Is Case Management Judge’s Order Deserving of Deference?

The Alberta Court of Appeal considered an application for a stay of a parenting order where the lower court had drastically altered the pattern of parenting that had been in place. In Lloyd-Martinez v. Martinez 2021 ABCA 13, the case management judge increased Mr. Martinez’s parenting time from seven supervised visits per month to shared parenting, with alternating weeks, and no supervision. 

After nine years of marriage and two young children, this couple separated in March of 2017. In May of 2017 a protection order was made which barred the father from contacting his wife or the children. Several weeks later the father received an order for 2/12 hours of supervised parenting time every eight days.

By June 2018 a case management judge was appointed and in June 2019 the judge increased the father’s parenting time to five four-hour supervised visits every month. From July 2019 to February 2020 the children were in counselling where the counsellor noted that the parties’ son expressed negative feelings toward his father.

In October of 2019 the father’s parenting time was again increased to seven days out of every thirty, albeit it remained supervised. A year later an application to increase parenting time was heard which included evidence that the father had been in counselling, taken anger management courses, and had engaged in high-conflict parenting courses. The case management judge also observed that the children’s mother has taken steps to alienate the children and rejected her evidence of the father’s alleged bad parenting.

Ms. Lloyd-Martinez appealed the order and sought a stay alleging that her ex-husband did not provide a safe and supportive environment for the children and that their son did not want to spend overnights with his father. The parties’ other child, a daughter, did not express similar feelings.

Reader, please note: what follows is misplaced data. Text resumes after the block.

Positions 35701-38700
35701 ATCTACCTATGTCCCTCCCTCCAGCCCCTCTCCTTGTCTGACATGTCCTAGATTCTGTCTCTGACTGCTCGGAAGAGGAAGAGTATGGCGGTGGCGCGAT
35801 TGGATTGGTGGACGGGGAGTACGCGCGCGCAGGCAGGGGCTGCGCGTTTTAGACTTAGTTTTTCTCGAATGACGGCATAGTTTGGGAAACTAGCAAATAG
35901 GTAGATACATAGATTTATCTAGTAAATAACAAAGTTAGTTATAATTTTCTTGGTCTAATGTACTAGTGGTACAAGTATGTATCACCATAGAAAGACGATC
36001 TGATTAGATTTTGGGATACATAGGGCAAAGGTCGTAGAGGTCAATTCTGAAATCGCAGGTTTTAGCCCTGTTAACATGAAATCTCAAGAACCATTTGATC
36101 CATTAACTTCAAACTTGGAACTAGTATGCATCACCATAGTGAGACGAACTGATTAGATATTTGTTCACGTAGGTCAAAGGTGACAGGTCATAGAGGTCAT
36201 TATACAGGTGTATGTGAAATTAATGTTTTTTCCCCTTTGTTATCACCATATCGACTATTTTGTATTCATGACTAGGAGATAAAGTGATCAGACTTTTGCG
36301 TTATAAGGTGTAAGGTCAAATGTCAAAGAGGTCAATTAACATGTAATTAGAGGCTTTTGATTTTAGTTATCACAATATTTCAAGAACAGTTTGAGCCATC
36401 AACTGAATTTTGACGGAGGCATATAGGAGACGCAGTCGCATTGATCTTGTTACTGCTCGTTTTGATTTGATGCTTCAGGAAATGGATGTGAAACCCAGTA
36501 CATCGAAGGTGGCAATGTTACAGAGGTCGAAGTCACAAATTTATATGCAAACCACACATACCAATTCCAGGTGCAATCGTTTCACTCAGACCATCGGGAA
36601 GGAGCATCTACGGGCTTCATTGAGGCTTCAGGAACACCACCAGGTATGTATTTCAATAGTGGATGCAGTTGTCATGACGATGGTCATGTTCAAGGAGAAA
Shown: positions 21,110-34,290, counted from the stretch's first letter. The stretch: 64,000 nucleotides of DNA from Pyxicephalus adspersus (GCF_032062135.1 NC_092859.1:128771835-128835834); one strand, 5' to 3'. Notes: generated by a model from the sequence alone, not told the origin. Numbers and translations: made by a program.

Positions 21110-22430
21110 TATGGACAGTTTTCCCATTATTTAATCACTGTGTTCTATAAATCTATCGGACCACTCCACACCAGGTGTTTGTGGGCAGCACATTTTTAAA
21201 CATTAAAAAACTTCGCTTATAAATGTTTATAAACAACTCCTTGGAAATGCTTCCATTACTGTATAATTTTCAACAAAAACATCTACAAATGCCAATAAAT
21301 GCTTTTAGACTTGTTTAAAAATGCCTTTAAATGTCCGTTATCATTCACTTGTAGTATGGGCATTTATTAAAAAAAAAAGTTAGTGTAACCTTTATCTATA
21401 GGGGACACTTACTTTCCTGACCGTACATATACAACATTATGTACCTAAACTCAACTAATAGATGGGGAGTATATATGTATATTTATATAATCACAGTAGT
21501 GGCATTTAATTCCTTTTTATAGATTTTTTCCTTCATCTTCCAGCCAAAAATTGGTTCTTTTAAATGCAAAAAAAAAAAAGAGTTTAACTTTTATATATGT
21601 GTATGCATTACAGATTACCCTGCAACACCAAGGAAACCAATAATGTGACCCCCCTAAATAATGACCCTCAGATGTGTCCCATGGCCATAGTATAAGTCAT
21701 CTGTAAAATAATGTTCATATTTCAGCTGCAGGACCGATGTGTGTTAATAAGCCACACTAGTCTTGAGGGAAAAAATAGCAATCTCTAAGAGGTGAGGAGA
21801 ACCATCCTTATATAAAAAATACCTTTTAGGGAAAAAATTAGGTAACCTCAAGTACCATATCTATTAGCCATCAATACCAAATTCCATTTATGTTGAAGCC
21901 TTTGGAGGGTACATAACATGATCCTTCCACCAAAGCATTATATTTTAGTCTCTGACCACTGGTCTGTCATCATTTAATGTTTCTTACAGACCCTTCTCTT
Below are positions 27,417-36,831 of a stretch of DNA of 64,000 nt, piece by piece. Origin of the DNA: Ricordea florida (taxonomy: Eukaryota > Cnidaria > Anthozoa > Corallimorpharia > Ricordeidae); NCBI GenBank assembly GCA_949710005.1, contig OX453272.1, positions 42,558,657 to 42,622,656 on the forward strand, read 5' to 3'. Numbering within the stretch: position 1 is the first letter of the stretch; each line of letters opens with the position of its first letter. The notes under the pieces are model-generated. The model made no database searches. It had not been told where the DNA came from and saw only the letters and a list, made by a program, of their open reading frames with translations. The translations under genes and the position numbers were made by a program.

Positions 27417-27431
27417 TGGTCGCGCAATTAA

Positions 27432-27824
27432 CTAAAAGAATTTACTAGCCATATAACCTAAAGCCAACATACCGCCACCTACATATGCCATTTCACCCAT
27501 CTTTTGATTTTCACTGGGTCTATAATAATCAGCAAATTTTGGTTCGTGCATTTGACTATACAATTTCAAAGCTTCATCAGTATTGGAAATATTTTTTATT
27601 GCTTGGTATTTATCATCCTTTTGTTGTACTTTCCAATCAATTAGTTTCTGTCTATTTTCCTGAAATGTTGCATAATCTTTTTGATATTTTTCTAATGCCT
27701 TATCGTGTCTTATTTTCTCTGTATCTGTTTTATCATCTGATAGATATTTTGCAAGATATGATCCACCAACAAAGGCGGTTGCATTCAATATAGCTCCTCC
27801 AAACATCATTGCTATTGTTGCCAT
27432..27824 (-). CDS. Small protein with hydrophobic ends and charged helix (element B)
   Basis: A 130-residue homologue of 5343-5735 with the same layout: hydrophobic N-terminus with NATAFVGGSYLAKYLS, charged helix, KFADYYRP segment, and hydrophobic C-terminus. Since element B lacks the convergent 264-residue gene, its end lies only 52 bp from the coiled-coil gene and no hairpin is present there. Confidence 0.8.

The Appeal Court considered the usual tripartite test for a stay: (1) Whether there was an arguable case; (2) Whether there would be irreparable harm if a stay was not granted; and (3) Whether the balance of convenience favoured a stay. RJR-MacDonald Inc v Canada (Attorney General)1994 CanLII 117 (SCC), The Court also noted the following

” When dealing with a stay application involving children, a modified test applies to reflect the paramountcy of their best interests… . An arguable case will likely be made out where there is credible evidence that the best interests of the children have been impacted adversely in a significant manner by the lower court’s order, coupled with an arguable case that the challenged order is flawed in some significant manner and that a stay would mitigate those adverse effects and better serve the best interests of the children In addition to influencing whether there is a serious issue to be argued on appeal, the best interests of the children will modify the irreparable harm and balance of convenience stages of the test. The court must consider whether the children will suffer irreparable harm resulting from the granting or denial of the stay.”

Not surprisingly, the Appeal Court determined there was an arguable issue, the threshold of which is notoriously easy to establish, as the analysis does not require a detailed assessment of the merits of a case. 

With respect to irreparable harm, the Court noted that a mere disruption in the children’s lives would not satisfy this part of the test, as the harm required must be “real and significant”. Notably, the parents generally agreed that the father-son relationship was strained, but each parent blamed the other.

The Appeal Court granted the stay. What it came down to was the mother’s role as the children’s primary caregiver since the date of separation and the children’s exposure to their father only under supervised circumstances. The Court held that the radical change in parenting would be destabilizing, particularly given the son’s feelings toward his father and the conflict between the parents.

A final comment: After case managing this high-conflict parenting case for 2/12 years, one must query the Appeal Court’s second-guessing the role of the case management judge and his experience with the parties and their children. Certainly, this gives one pause to consider whether the lauded “deference” to such a judge’s role was respected in this case. 

Lawdiva aka Georgialee Lang

**This article was originally published by The Lawyer’s Daily ( ) a division of Lexis Nexis Canada

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